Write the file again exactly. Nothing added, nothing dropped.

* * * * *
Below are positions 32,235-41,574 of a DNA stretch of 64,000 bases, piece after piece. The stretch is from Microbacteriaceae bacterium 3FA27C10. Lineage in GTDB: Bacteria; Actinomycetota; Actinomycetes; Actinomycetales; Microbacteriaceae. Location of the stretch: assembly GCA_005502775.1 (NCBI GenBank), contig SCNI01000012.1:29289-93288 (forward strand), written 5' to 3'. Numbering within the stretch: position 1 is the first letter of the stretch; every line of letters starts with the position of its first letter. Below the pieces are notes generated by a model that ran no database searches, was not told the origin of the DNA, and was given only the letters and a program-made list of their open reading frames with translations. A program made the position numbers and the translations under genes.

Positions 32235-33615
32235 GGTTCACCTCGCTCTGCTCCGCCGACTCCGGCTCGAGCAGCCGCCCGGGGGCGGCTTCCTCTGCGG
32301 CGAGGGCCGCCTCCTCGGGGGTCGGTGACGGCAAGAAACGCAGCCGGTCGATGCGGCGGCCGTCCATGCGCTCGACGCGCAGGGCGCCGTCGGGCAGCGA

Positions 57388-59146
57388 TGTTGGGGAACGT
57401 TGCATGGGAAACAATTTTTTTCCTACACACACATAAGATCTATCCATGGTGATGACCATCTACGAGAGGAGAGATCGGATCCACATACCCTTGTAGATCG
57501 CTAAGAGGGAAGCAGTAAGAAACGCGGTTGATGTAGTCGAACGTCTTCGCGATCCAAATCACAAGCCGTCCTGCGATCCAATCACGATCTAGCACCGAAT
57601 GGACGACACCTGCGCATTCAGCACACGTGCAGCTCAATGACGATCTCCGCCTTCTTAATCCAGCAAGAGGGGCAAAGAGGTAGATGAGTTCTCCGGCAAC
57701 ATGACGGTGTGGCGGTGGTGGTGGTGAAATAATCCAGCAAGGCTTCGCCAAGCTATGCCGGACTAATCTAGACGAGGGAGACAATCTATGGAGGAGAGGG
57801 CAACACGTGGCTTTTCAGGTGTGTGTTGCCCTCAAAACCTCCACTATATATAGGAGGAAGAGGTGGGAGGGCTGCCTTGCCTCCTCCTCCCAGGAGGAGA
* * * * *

Below are positions 32,235-41,574 of a DNA stretch of 64,000 bases, piece after piece. The stretch is from Microbacteriaceae bacterium 3FA27C10. Lineage in GTDB: Bacteria; Actinomycetota; Actinomycetes; Actinomycetales; Microbacteriaceae. Location of the stretch: assembly GCA_005502775.1 (NCBI GenBank), contig SCNI01000012.1:29289-93288 (forward strand), written 5' to 3'. Numbering within the stretch: position 1 is the first letter of the stretch; every line of letters starts with the position of its first letter. Below the pieces are notes generated by a model that ran no database searches, was not told the origin of the DNA, and was given only the letters and a program-made list of their open reading frames with translations. A program made the position numbers and the translations under genes.

Positions 32235-33615
32235 GGTTCACCTCGCTCTGCTCCGCCGACTCCGGCTCGAGCAGCCGCCCGGGGGCGGCTTCCTCTGCGG
32301 CGAGGGCCGCCTCCTCGGGGGTCGGTGACGGCAAGAAACGCAGCCGGTCGATGCGGCGGCCGTCCATGCGCTCGACGCGCAGGGCGCCGTCGGGCAGCGA

Positions 57388-59146
57388 TGTTGGGGAACGT
57401 TGCATGGGAAACAATTTTTTTCCTACACACACATAAGATCTATCCATGGTGATGACCATCTACGAGAGGAGAGATCGGATCCACATACCCTTGTAGATCG
57501 CTAAGAGGGAAGCAGTAAGAAACGCGGTTGATGTAGTCGAACGTCTTCGCGATCCAAATCACAAGCCGTCCTGCGATCCAATCACGATCTAGCACCGAAT
57601 GGACGACACCTGCGCATTCAGCACACGTGCAGCTCAATGACGATCTCCGCCTTCTTAATCCAGCAAGAGGGGCAAAGAGGTAGATGAGTTCTCCGGCAAC
57701 ATGACGGTGTGGCGGTGGTGGTGGTGAAATAATCCAGCAAGGCTTCGCCAAGCTATGCCGGACTAATCTAGACGAGGGAGACAATCTATGGAGGAGAGGG
57801 CAACACGTGGCTTTTCAGGTGTGTGTTGCCCTCAAAACCTCCACTATATATAGGAGGAAGAGGTGGGAGGGCTGCCTTGCCTCCTCCTCCCAGGAGGAGA